Most people in Colombia simply refer to these brightly colored bowls and vases as Guacamayas, which is also the name of the little town in Boyaca from where they originate. Made of intricately woven fibres called fique in Spanish, they are iconic thanks to their bright colors and patterns, which generally form a spiral shape originating outwards from the center of the bowl. Solid and durable, and available in a variety of forms, from bowls and vases, to smaller items like coasters and even pen-holders, Guacamayas crafts make lovely home decorations and are perfect souvenirs from Colombia – my Grandma loves her Guacamayas bowl: ask her (don’t, she won’t know who you are)! If you don’t fancy making the journey all the way to the town itself, they are one of the most commonly sold crafts in Bogota’s markets, particularly Usaquen’s Sunday market, and the craft market next door to the Gold Museum.
En el año 2009 la tradicional cestería de #Guacamayas recibe el sello de #DenominacióndeOrigen, un distintivo que garantiza la calidad y originalidad de nuestros productos colombianos. #Boyaca #Artesanías #HechoAmano #Tradición #ColombiaArtesanal #OrgulloArtesanal #SomosColombia #AmorporloNuestro #ArtesaníasdeColombia
5. Ceramics from Guainia department
One of the more off-the-beaten-track Colombian crafts on this list, these stunning vases and bowls made by various indigenous groups in Guainia department (the most readily available to buy around the departmental capital of Inirida are made by the Curripaco people), are rarely seen for sale outside the stunning department of the eastern jungles. However, taking a trip to Guainia should be high on the Colombia travel list of anyone with a thirst for adventure, which will give you the chance to see and purchase some of these ceramics for yourself. During my travels in Guainia I visited the Curripaco village of Coco Viejo, on the banks of the Guaviare river’s confluence with the Inirida River – it’s a gorgeous little community, guarding over rocks covered in ancient indigenous petroglyphs, which does a bustling little trade in these vases and bowls, made from mud from the adjacent rivers, with adorments woven from palm fronds. They vary in size and price, but the money goes directly into the hands of the people making them, and (as my Mum will attest) they make excellent gifts from Colombia!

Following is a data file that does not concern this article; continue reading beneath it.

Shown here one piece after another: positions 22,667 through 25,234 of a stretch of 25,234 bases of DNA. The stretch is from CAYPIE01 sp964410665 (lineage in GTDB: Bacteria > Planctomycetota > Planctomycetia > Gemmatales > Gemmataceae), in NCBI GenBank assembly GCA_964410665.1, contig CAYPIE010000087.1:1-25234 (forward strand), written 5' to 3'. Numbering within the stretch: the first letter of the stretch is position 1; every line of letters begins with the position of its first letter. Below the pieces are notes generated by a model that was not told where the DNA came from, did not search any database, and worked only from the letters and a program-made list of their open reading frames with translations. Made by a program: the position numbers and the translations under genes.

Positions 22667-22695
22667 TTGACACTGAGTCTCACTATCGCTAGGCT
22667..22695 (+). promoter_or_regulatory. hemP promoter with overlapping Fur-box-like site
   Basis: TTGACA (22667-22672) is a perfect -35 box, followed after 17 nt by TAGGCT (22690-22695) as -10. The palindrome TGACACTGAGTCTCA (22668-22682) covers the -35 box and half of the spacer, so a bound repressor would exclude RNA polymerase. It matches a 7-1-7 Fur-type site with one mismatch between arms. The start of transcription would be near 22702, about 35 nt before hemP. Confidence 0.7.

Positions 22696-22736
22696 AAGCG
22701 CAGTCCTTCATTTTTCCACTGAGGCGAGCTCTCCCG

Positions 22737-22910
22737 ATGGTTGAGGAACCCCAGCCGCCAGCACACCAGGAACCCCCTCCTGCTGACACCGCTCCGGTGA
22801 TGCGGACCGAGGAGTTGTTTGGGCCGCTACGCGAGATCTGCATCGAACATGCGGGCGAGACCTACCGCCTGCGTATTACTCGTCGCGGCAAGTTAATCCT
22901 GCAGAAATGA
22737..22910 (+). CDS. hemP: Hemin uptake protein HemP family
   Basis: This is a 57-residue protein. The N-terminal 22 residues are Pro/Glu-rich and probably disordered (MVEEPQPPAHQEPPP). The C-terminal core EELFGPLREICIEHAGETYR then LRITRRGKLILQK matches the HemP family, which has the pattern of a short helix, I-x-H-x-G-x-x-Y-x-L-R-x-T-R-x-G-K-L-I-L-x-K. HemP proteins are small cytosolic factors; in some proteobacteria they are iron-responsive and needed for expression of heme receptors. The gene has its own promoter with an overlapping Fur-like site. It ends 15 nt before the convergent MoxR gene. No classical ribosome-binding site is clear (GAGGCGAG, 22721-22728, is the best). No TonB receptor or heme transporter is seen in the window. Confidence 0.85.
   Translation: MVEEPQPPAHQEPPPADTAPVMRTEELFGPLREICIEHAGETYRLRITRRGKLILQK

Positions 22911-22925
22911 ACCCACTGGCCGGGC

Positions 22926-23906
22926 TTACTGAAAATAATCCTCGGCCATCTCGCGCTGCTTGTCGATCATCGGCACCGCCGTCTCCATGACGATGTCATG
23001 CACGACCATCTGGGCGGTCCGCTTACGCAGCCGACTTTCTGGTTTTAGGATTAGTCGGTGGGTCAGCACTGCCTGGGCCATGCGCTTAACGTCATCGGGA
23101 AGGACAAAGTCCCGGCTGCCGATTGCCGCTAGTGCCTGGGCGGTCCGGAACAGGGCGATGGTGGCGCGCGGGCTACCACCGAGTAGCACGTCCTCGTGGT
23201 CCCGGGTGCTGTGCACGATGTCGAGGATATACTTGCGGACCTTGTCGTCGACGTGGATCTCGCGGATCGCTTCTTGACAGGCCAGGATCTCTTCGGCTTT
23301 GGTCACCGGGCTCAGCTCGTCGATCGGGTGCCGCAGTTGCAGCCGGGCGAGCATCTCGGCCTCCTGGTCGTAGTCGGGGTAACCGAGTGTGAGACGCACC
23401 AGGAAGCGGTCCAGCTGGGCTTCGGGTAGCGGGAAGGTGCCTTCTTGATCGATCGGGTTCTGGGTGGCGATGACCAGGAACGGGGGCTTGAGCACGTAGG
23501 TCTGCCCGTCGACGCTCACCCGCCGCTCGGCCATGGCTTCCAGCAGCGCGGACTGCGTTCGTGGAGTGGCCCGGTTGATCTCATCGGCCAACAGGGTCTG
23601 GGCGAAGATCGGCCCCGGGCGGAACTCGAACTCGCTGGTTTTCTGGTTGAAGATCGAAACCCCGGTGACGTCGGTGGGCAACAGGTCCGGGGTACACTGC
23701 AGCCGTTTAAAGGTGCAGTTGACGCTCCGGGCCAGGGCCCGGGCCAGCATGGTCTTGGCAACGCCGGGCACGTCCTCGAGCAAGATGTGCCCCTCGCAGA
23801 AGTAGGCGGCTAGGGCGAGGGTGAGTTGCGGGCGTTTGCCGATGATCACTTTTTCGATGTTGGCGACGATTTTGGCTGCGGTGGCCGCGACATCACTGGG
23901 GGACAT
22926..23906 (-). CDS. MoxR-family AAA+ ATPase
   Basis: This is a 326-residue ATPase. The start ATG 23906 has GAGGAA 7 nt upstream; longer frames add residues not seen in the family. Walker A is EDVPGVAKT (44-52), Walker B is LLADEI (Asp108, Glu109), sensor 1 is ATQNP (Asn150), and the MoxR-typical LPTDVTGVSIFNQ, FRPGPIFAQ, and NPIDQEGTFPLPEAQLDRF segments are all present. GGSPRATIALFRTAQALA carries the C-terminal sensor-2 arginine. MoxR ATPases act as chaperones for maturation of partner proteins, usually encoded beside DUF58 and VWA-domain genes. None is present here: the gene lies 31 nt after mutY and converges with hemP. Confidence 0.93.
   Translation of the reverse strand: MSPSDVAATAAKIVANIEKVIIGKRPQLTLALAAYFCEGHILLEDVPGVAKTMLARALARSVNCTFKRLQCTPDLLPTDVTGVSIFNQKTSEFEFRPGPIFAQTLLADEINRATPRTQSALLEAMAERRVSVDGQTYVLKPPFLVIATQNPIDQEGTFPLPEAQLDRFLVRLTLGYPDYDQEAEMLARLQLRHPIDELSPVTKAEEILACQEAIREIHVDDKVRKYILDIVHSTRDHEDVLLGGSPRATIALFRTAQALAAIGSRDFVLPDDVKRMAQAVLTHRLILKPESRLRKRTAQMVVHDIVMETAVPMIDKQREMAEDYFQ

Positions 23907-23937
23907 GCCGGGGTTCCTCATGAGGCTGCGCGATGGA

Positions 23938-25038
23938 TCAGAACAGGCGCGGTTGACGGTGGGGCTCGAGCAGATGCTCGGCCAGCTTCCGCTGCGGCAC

6. Filigree jewelry from Mompox